(1998, p. 223) also reached the “conclusion…that 'embodiment' is the main transmission
mechanism of technological progress to economic growth.”
When technological progress is embodied in new goods, the welfare of consumers (and
the productivity of producers) depends on the vintage of the goods (or inputs) they purchase.
Solow (1960) introduced the concept of vintage into economic analysis.
2
Solow’s basic idea was
that technical progress is “built into” machines and other goods and that this must be taken into
account when making empirical measurements of their roles in production. A number of
econometric studies (Bahk and Gort, Hulten, Sakellaris and Wilson) have shown that
manufacturing firms using later-vintage equipment have higher productivity.
I hypothesize that the health and longevity of a population depends on how
technologically advanced the medical goods (including drugs) and services its members use are.
                                                           
1
See e.g. Nordhaus (2003) and Murphy and Topel (2006). Murphy and Topel estimated that, over the 20th century,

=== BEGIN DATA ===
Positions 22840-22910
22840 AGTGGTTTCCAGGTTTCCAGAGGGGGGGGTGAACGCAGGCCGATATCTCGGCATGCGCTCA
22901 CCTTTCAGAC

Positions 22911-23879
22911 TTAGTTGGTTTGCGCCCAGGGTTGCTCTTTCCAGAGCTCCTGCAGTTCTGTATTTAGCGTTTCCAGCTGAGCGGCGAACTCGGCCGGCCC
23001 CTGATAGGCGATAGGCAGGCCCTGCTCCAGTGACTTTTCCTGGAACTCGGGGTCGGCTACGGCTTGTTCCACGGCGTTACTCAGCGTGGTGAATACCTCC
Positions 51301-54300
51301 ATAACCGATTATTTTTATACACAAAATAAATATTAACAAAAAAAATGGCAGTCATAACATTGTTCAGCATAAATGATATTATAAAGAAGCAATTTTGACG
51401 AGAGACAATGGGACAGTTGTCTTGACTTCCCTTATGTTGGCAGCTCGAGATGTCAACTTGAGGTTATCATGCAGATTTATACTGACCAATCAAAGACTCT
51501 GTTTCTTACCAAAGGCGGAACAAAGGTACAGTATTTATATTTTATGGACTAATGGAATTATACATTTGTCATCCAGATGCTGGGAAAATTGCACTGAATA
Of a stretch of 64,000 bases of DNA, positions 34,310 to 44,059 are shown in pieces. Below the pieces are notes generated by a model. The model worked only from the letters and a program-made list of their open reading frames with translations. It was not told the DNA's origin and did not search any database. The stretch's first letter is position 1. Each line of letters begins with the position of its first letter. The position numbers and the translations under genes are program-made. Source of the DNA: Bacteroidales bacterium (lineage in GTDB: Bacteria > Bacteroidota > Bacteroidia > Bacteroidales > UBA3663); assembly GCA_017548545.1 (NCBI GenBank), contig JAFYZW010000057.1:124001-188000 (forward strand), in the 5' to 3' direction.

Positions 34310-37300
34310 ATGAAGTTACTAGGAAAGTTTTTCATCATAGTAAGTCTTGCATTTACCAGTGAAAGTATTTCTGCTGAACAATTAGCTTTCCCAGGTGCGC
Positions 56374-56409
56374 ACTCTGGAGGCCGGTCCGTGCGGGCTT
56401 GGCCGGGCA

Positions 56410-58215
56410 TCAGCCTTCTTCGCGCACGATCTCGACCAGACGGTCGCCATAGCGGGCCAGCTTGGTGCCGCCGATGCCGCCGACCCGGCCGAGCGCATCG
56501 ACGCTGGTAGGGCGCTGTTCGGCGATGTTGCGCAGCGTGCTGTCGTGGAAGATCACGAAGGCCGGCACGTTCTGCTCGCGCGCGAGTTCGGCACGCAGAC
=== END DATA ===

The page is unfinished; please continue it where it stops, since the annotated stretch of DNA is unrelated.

cumulative gains in U.S. life expectancy were worth over $1.2 million per person for both men and women.
Between 1970 and 2000, increased U.S. longevity added about $3.2 trillion per year to national wealth, an
uncounted value equal to about half of average annual GDP over the period.
2
This was one of the contributions to the theory of economic growth that the Royal Swedish Academy of Sciences
cited when it awarded Solow the 1987 Alfred Nobel Memorial Prize in Economic Sciences.
3
 
Furthermore, how technologically advanced a medical good or service is depends on its vintage,
defined as its year of invention or first use.
3

This study will examine the impact of pharmaceutical innovation, as measured by the